Heather Perry, University of North Carolina at Charlotte
Participant's Paper Title: Shooting Captives and Framing Men: Depicting the Enemy in WWI America
Participant's Paper Abstract: On June 8, 1917 18 German men arrived in Hot Springs, NC where they were interned as "enemy aliens" of the United States. By late summer, nearly 2200 others joined them in America's only civilian WWI internment camp. Mostly sailors from merchant and passenger vessels seized in April 1917, these Germans were not considered as threatening or dangerous as soldiers and therefore the US government did not assigned them to the military-run POW camps in Ft. Douglas or Ft. Oglethorpe. Instead, they were packed off to western North Carolina where they were held prisoner in the Mountain Park Hotel Resort and Spa. Despite their remote captivity in the Appalachians, however, Americans across the nation spent the war alternately suspicious, afraid, and even envious of these captive aliens in their midst.
This paper examines how local, regional, and national newspapers portrayed captive Germans to readers on America's WWI homefront -particularly the men held at Hot Springs. I argue that unlike more dangerous elements hidden away in POW camps, the civilians in Hot Springs were intentionally depicted as non-threatening, even friendly, captives. Papers in North Carolina attempted to calm local fears about the proximity of so many enemy aliens through stories about inept foreigners unable to adapt to their new environment, or awkward urban men out of place in the rugged and rural area. Other articles highlighted the musical and artistic skills of men portraying them as entertaining, teaching, or serving their captors in other ways. At times these stories were contrasted with descriptions of the more rugged, able, or clever American who guarded him- or accompanied by images depicting the prisoners in domestic, household settings. In contrast to depictions of dangerous enemy aliens at large, the captive alien was purposefully portrayed as harmless in order to mitigate fear at home.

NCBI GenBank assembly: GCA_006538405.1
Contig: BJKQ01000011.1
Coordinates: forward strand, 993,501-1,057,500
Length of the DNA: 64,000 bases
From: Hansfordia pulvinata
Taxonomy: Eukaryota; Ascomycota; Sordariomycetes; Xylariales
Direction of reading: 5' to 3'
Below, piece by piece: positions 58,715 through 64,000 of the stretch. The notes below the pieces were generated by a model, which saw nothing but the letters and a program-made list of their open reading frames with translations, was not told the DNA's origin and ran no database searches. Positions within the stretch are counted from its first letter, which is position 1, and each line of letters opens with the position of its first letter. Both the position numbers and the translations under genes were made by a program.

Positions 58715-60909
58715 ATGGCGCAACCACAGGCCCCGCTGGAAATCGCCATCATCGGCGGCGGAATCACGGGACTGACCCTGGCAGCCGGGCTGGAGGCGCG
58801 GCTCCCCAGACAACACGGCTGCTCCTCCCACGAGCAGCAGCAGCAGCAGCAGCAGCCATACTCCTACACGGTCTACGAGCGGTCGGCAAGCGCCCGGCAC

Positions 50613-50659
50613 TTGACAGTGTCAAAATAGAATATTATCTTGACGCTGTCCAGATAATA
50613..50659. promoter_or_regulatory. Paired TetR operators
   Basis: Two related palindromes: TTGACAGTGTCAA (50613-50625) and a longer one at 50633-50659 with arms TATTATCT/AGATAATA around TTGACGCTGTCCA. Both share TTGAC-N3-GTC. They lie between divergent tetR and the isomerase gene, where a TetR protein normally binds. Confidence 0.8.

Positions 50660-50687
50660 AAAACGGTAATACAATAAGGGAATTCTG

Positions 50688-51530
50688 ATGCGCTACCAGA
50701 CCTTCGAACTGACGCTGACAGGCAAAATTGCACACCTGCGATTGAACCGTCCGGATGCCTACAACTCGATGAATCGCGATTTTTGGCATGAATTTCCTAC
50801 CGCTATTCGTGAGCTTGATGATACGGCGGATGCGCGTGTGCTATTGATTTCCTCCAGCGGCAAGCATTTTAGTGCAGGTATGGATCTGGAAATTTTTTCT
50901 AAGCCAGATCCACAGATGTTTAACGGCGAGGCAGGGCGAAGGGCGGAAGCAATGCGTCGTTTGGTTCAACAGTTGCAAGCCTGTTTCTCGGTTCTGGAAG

Brian Feltman, Georgia Southern University
Participant's Paper Title: Illustrating Battlefield Sacrifice: The Visual Culture of Commemoration in WWI Germany